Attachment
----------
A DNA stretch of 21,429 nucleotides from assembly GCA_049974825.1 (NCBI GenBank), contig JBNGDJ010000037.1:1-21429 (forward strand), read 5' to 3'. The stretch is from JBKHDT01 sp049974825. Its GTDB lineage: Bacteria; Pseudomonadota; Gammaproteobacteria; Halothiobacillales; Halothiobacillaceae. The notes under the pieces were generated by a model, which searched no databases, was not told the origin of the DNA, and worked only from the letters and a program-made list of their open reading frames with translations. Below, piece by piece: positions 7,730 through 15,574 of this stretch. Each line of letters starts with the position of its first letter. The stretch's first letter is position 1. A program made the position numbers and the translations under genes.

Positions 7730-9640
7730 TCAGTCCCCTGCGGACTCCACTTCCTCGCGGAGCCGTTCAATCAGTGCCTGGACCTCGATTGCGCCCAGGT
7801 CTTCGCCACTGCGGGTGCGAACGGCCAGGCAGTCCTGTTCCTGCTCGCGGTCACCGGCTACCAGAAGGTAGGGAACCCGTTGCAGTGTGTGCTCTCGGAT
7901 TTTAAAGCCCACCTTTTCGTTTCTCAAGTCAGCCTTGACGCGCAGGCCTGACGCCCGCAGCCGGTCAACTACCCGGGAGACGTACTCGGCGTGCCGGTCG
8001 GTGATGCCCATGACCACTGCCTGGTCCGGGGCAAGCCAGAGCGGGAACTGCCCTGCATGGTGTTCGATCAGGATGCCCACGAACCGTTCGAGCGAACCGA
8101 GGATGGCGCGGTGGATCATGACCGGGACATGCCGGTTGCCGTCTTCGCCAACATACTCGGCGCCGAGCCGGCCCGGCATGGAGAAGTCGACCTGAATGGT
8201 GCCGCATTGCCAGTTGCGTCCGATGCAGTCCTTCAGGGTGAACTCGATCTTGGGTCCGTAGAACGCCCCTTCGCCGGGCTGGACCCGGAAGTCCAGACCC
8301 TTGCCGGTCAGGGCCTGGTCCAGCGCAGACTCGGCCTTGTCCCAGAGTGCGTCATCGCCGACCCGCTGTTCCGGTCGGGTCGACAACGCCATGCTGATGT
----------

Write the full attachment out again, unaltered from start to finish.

A DNA stretch of 21,429 nucleotides from assembly GCA_049974825.1 (NCBI GenBank), contig JBNGDJ010000037.1:1-21429 (forward strand), read 5' to 3'. The stretch is from JBKHDT01 sp049974825. Its GTDB lineage: Bacteria; Pseudomonadota; Gammaproteobacteria; Halothiobacillales; Halothiobacillaceae. The notes under the pieces were generated by a model, which searched no databases, was not told the origin of the DNA, and worked only from the letters and a program-made list of their open reading frames with translations. Below, piece by piece: positions 7,730 through 15,574 of this stretch. Each line of letters starts with the position of its first letter. The stretch's first letter is position 1. A program made the position numbers and the translations under genes.

Positions 7730-9640
7730 TCAGTCCCCTGCGGACTCCACTTCCTCGCGGAGCCGTTCAATCAGTGCCTGGACCTCGATTGCGCCCAGGT
7801 CTTCGCCACTGCGGGTGCGAACGGCCAGGCAGTCCTGTTCCTGCTCGCGGTCACCGGCTACCAGAAGGTAGGGAACCCGTTGCAGTGTGTGCTCTCGGAT
7901 TTTAAAGCCCACCTTTTCGTTTCTCAAGTCAGCCTTGACGCGCAGGCCTGACGCCCGCAGCCGGTCAACTACCCGGGAGACGTACTCGGCGTGCCGGTCG
8001 GTGATGCCCATGACCACTGCCTGGTCCGGGGCAAGCCAGAGCGGGAACTGCCCTGCATGGTGTTCGATCAGGATGCCCACGAACCGTTCGAGCGAACCGA
8101 GGATGGCGCGGTGGATCATGACCGGGACATGCCGGTTGCCGTCTTCGCCAACATACTCGGCGCCGAGCCGGCCCGGCATGGAGAAGTCGACCTGAATGGT
8201 GCCGCATTGCCAGTTGCGTCCGATGCAGTCCTTCAGGGTGAACTCGATCTTGGGTCCGTAGAACGCCCCTTCGCCGGGCTGGACCCGGAAGTCCAGACCC
8301 TTGCCGGTCAGGGCCTGGTCCAGCGCAGACTCGGCCTTGTCCCAGAGTGCGTCATCGCCGACCCGCTGTTCCGGTCGGGTCGACAACGCCATGCTGATGT